​​Principle Investigator

Alisa Piekny


Current Lab Members


Daniel Beaudet (PhD cand)
Dilan Jaunky (PhD cand)
​​Imge Özügergin (MSc cand)
Karina Mastronardi (PhD cand)
Kevin Larocque (MSc cand)

Former Lab Members


​​Alexa Mariotti (MSc)
Chloë van Oostende, PhD (RA)
Denise Wernicke (PhD)
Eric Haines (MSc)
Husni Haji Bik (MSc)
Karina Mastronardi (MSc)
Madhav Soowamber, MSc (RA)
Michael Loloyan (MSc)
Melina Jaramillo Garcia (MSc)
Mena Kinal (MSc)
Neetha Makil (MSc)
Nellie Fotopoulos (MSc)
Paknoosh Pakarian (MSc)
Paul Frenette (MSc)
Tara Akhshi (MSc, RA)
Yun Chen (MSc)

Position:

MSc Candidate


Education:​

BSc Cell and Molecular Biology (Dist), Concordia University, Montreal, Canada

Teaching Courses:

Biol 266 - Introductory Cell Biology (TA)
Biol 368 - Genetics and Cell Biology Lab (TA)


Research Interest:

The mechanisms that establish the division plane during cytokinesis are conserved across metazoans, and involve both stimulatory and inhibitory pathways. Cues from centrally-positioned microtubules of the mitotic spindle promote the accumulation of contractile proteins at the overlying cortex, whereas polar astral microtubules inhibit their localization at the poles. Anillin is a scaffolding protein that is required for cytokinesis by stabilizing the division plane, likely through its multiple interactions with active RhoA, actin, myosin, septins and the membrane. Our recent data suggests that anillin also binds to microtubules, which may reinforce boundaries between the equatorial and polar cortices by sequestering anillin from regions of the cortex that have low levels of active RhoA. To further study this, I am investigating how anillin’s interactions with RhoA and microtubules are coordinated during cytokinesis. Anillin’s interaction with microtubules also may stabilize or bundle centrally-positioned microtubules, since microtubules are lost near the equatorial cortex in anillin-depleted cells. Therefore, anillin could be part of a feedback mechanism where the cortex reinforces the position of microtubules that deliver positive cues to stimulate the recruitment of contractile ring proteins. To test this, I am using a combination of in vitro and in vivo assays to determine if anillin can bundle and/or stabilize microtubules. It is imperative to couple cytokinesis with the segregation of sister chromatids and cell fate determinants, since cytokinesis failures can be detrimental if they occur during development, or can give rise to genetically instable cells that are prone to becoming cancerous. Therefore, studying the mechanisms that govern cytokinesis can improve our understanding of how cancers form, and provide novel targets for chemotherapies aimed at blocking cell division.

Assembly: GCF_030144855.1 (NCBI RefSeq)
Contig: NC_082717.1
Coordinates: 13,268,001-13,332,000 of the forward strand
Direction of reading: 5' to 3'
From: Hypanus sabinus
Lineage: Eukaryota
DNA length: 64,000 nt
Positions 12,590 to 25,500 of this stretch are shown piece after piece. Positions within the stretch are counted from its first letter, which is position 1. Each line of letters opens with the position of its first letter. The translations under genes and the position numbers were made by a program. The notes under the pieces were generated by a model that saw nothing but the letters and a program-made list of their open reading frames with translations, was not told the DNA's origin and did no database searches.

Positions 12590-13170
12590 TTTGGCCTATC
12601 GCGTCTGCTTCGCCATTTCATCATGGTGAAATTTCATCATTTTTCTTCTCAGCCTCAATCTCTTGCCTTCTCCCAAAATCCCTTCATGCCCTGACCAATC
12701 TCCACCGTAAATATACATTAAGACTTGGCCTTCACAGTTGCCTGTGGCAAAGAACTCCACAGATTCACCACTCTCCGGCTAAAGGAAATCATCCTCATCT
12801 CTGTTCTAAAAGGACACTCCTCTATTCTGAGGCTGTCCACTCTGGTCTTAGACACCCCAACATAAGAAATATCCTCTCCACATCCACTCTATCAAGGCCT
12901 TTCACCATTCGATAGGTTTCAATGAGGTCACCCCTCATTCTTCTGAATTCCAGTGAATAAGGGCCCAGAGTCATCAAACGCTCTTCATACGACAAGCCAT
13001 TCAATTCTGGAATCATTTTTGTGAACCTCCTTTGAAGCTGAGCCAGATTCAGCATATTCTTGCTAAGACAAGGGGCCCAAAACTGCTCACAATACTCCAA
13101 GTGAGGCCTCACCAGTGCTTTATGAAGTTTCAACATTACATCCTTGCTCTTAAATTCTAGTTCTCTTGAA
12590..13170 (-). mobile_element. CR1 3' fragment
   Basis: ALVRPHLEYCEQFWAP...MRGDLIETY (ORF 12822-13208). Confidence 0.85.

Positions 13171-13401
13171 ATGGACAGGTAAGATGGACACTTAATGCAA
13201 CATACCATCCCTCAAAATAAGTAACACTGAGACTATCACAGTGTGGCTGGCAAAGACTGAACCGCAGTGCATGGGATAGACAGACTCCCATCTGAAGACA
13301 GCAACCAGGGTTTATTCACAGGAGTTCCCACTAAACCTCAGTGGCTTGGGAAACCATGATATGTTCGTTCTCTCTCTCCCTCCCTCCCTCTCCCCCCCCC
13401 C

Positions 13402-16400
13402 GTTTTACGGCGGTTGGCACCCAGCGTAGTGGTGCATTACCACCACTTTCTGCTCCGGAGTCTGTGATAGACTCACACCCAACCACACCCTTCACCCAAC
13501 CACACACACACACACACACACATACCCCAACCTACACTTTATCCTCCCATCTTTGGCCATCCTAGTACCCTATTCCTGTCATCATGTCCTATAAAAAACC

Email: dannybeaudet@gmail.com

Daniel Beaudet

CALL US  (514) 848-2424 ext. 5983
Alisa Piekny's Lab - Concordia University